• Icy adventure: There is no better time than February to explore Iceland’s many ice caves, which is one of the highlights of any Iceland tour.
  • Festive occasion: February sees many celebrations across Iceland. Highlights of this month include the all-encompassing Winter Lights Festival, which features several sporting, art, history, and music events, as well as the Stockfish Film Festival that showcases art-house cinema from Iceland and around the world.

Where to go and what to do

The girl bathes in a hot spring with a view of the mountains in Iceland
You would not want to miss out on taking a warm dip in one of the many hot springs during the cold winter month

February is an excellent time to explore the spectacular ice caves of Iceland. Go on a guided tour to see the naturally-formed ice cave underneath the Vatnajökull Glacier, or head out to discover the man-made ice tunnel running beneath the Langjökull Glacier instead. Be part of a Northern Lights tour to see bands of green, white, purple, and yellow lights dance in the night sky, and take a dip in natural hot springs found in many parts of the country.

Although the Icelandic countryside might be covered with snow, there are areas that you can navigate on the back of sturdy Icelandic horses—look up companies that take tourists on horse-riding trips in February and make sure that you are swaddled in warm clothes. This is also one of the best months for riding a snowmobile on glaciers like Mýrdalsjökull, regardless of whether you are an experienced rider or a complete novice. Similarly, if you are a surfer and want to push your limits, try surfing in the frigid waters off the coast of the Reykjanes Peninsula.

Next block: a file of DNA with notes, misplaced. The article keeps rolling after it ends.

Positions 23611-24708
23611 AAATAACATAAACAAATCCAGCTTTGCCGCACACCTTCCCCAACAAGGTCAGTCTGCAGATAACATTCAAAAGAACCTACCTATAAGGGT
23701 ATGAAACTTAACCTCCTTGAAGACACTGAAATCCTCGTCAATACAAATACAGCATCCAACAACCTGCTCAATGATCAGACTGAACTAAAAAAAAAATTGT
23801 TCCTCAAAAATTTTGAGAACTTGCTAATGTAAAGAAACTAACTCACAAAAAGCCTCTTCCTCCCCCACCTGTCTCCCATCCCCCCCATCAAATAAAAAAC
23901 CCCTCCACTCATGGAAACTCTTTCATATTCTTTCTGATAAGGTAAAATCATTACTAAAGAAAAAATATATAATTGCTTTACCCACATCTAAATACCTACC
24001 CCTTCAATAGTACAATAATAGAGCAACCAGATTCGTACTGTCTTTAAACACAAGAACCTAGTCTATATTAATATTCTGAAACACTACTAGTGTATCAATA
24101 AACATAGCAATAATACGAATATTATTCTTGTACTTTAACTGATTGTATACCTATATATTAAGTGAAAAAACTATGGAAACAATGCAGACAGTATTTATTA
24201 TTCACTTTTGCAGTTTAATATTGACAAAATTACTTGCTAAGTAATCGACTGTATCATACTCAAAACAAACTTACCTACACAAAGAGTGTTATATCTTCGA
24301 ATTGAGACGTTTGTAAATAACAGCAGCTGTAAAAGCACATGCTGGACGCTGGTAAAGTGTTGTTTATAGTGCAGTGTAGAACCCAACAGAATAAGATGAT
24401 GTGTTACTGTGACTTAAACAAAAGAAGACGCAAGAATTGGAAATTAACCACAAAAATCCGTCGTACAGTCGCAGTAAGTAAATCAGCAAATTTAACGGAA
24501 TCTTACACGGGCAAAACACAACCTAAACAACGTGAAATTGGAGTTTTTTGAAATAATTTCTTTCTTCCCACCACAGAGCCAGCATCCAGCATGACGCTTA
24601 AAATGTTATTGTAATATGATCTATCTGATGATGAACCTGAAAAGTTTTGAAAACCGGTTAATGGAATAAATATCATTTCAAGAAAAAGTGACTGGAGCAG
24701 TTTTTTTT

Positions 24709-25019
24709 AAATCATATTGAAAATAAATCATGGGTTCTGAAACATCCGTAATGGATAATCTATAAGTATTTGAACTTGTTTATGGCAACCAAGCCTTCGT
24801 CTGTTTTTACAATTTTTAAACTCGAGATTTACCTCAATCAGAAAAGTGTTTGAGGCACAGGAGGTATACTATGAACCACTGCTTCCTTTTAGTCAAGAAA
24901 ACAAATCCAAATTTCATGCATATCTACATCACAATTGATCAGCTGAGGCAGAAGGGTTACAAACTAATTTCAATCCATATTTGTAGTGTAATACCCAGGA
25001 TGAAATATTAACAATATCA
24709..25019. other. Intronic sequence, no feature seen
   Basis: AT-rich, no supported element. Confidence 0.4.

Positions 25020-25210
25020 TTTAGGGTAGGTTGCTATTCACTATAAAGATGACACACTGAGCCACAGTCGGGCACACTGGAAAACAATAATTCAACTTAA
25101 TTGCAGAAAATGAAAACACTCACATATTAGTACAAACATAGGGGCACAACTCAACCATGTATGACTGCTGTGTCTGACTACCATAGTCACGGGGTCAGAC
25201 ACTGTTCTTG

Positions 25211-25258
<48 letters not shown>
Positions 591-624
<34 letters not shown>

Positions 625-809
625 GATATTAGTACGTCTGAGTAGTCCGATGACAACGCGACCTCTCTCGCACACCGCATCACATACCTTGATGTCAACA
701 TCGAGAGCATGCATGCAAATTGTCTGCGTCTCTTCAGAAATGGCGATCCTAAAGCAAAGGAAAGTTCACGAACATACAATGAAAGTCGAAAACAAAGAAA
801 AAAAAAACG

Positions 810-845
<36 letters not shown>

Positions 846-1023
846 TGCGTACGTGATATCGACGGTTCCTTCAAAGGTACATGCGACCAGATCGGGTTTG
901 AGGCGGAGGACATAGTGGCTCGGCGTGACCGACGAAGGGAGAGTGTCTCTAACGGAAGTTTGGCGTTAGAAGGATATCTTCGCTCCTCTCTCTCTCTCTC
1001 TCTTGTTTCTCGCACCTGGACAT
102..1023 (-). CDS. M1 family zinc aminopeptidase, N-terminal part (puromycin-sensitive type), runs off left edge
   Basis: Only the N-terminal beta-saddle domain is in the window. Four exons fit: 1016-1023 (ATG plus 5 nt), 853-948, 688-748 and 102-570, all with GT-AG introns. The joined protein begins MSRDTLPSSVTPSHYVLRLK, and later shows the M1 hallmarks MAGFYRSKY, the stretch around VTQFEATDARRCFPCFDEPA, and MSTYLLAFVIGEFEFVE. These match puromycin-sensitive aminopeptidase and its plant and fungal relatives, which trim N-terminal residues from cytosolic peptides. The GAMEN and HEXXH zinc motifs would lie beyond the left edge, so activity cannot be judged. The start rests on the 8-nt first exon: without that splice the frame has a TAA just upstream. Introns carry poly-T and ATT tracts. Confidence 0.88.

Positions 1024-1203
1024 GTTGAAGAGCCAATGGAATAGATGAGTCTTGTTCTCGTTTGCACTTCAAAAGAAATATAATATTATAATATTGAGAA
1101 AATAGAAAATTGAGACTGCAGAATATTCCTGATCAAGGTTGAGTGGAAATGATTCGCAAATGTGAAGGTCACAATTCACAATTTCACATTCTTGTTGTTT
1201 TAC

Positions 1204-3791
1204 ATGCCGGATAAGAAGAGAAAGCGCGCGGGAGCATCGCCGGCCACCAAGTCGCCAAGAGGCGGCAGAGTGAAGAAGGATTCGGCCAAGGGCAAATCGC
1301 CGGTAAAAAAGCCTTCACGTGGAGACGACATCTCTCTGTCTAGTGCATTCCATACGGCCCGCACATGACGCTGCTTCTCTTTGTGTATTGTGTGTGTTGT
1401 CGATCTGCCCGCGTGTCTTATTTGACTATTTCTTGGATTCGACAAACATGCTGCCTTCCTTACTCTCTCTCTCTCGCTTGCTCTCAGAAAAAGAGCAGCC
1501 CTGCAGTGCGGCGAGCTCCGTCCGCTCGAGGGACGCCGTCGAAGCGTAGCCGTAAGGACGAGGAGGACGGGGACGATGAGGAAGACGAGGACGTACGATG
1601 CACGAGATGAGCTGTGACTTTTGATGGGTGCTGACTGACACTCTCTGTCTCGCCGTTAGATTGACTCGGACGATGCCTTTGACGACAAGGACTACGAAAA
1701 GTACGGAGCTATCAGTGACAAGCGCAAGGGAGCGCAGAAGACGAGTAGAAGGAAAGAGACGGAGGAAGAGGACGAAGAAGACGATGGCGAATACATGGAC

You can also enjoy diving and snorkeling experiences in Iceland in February. Silfra Fissure, one of the world’s top snorkeling sites, is accessible even on the coldest day of the year. Do not want to take the plunge? Book a guided tour of the Golden Circle and tick dozens off your bucket list as you travel from one highlight to the next aboard an air-conditioned bus. For more ideas, check out our travel guides on how long to stay in Iceland and things to do in Iceland. Check out our guide on how long to stay in Iceland to get an idea of how many days you should spend in the country. We recommend at least a week in the country if you want to witness all the must-see highlights in the country. However, if you have fewer days on your hands, spending at least 3 days in Iceland would give you a satisfying glimpse of those highlights.  

Our travel experts in Iceland can help you plan the right personalized trip to Iceland in February. There is no shortage of trips if you are looking to book a trip to Iceland in February

Our related travel guide articles:

Iceland in January

Iceland in March

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  • Harpa Groiss
    Harpa Groiss
    Travel Expert in Iceland
  • Harpa Groiss
    Harpa Groiss
    Travel Expert in Iceland